If light didn’t behave quite the way physicists thought, perhaps its results could be explained without entanglement. These explanations are known as loopholes in the Bell test, and Aspect was the first to challenge this.

Aspect came up with an original experiment to eliminate one of the most important potential loopholes in the Bell test. He showed that the entangled photons in the experiment do not actually interact with each other through hidden variables that determine the outcome of the Bell test.

This means that they are indeed connected in an eerie way.

In science, it’s incredibly important to test concepts we think are right. And few have played a more important role in this than the Aspect. Quantum mechanics has been tested over and over again over the past century and has come out unscathed.

Quantum technology

For now, you can be forgiven for asking why it matters how the microscopic world behaves, or that photons can be entangled. This is where Zeilinger’s vision really shines.

We once used our knowledge of classical mechanics to build machines and factories, which led to the Industrial Revolution. Knowledge of the behavior of electronics and semiconductors has led to the digital revolution.

But understanding quantum mechanics allows us to use it to create devices that can do new things. Indeed, many believe that this will lead to the next revolution in quantum technology.

Quantum entanglement can be used in computing to process information in ways that were not possible before. Detecting small changes in entanglement could allow sensors to detect things with greater accuracy than ever before.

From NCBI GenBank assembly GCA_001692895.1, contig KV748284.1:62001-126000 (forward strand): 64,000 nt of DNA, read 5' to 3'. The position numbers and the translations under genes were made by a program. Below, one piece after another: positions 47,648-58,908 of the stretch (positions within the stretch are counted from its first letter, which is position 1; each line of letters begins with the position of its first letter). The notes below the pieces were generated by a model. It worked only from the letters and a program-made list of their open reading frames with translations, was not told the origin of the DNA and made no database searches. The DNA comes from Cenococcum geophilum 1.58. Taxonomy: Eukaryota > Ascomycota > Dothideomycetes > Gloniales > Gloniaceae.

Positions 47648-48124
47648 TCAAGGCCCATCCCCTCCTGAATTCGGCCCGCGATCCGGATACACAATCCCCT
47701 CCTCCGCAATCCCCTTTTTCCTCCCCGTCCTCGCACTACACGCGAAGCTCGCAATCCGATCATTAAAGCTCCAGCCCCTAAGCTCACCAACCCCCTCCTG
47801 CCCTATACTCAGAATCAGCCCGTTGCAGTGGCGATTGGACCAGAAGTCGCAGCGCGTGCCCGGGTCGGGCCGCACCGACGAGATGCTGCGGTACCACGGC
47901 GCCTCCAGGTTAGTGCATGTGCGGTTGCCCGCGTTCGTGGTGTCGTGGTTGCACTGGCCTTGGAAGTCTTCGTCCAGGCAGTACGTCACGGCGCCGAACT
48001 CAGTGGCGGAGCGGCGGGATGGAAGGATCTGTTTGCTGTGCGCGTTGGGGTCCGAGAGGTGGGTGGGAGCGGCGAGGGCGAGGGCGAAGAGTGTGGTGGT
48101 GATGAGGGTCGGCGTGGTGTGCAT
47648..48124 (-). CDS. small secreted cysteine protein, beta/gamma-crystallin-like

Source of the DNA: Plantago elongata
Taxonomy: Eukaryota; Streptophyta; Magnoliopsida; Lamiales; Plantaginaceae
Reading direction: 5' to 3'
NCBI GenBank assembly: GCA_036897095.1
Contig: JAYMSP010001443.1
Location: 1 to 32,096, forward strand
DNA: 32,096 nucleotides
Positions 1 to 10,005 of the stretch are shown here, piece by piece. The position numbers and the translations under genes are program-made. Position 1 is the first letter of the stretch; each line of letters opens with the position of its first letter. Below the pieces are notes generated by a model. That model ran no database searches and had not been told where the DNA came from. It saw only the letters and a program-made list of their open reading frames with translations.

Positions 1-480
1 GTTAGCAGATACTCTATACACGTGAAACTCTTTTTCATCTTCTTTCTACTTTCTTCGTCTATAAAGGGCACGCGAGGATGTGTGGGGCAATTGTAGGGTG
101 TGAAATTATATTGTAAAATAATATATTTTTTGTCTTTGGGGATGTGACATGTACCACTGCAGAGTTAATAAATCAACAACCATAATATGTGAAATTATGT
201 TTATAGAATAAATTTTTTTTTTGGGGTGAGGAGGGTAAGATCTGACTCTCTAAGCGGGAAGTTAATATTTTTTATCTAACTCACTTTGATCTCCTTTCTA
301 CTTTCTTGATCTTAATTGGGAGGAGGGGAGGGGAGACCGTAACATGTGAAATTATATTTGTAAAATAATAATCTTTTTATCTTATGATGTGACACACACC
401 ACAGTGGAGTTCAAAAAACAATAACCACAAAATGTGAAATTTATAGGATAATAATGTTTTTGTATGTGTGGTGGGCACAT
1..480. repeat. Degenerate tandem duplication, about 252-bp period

Communication with entangled light can also guarantee safety, as measurements of quantum systems can reveal the presence of an eavesdropper.

Zeilinger’s work paved the way for the quantum technological revolution by showing how a series of entangled systems could be linked together to build the quantum equivalent of a network.

In 2022, these applications will be launched. quantum mechanics is not science fiction. We have the first quantum computers. The Micius satellite uses entanglement to provide secure communications around the world. Quantum sensors are used in applications ranging from medical imaging to submarine detection.

After all, the 2022 Nobel Commission recognized the importance of a practical foundation for creating, managing and testing quantum entanglement and the revolution it helps. drive.

I am pleased to see that this trio receives an award. In 2002, I completed my PhD at the University of Cambridge, inspired by their work. The goal of my project was to create a simple semiconductor device for generating entangled light.

This was supposed to greatly simplify the equipment needed to conduct quantum experiments and allow the creation of practical devices for real applications. Our work has been a success and I am amazed and excited to see the leaps that have been made in this area since then.